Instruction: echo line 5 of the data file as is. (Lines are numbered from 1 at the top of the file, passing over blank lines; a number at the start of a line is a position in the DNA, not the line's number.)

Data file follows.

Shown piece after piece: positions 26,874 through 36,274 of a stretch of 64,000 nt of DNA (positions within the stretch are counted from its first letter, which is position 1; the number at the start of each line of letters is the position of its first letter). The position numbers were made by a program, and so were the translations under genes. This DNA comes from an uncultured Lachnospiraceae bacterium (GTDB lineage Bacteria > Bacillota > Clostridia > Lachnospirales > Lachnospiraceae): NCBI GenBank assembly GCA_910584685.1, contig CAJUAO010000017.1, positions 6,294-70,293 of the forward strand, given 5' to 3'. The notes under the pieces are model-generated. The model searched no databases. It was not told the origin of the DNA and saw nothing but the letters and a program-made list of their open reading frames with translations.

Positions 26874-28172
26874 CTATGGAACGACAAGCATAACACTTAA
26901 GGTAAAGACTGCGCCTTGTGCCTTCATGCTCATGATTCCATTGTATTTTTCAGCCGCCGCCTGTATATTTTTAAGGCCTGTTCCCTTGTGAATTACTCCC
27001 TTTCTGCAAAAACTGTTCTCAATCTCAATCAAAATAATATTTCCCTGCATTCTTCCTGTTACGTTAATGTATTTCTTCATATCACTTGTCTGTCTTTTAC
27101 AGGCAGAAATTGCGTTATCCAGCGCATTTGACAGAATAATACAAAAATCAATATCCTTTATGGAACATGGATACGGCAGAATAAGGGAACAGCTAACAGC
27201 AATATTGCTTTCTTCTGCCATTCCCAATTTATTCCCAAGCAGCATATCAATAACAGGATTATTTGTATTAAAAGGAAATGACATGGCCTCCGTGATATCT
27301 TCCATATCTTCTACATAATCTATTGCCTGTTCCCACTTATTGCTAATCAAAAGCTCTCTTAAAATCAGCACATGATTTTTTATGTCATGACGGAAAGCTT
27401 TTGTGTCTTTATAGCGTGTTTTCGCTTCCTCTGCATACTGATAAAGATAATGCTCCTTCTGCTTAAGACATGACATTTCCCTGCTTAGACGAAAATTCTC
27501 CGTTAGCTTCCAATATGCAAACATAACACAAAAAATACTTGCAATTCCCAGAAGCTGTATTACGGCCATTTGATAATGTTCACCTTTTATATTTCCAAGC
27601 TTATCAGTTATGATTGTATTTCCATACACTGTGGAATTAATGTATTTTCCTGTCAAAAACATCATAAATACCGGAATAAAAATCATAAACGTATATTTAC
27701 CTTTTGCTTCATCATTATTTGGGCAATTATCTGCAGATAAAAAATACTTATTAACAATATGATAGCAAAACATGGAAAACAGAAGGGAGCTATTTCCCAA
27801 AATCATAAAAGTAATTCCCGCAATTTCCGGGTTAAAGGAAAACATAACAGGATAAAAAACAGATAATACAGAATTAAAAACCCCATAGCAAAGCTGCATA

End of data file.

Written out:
27001 TTTCTGCAAAAACTGTTCTCAATCTCAATCAAAATAATATTTCCCTGCATTCTTCCTGTTACGTTAATGTATTTCTTCATATCACTTGTCTGTCTTTTAC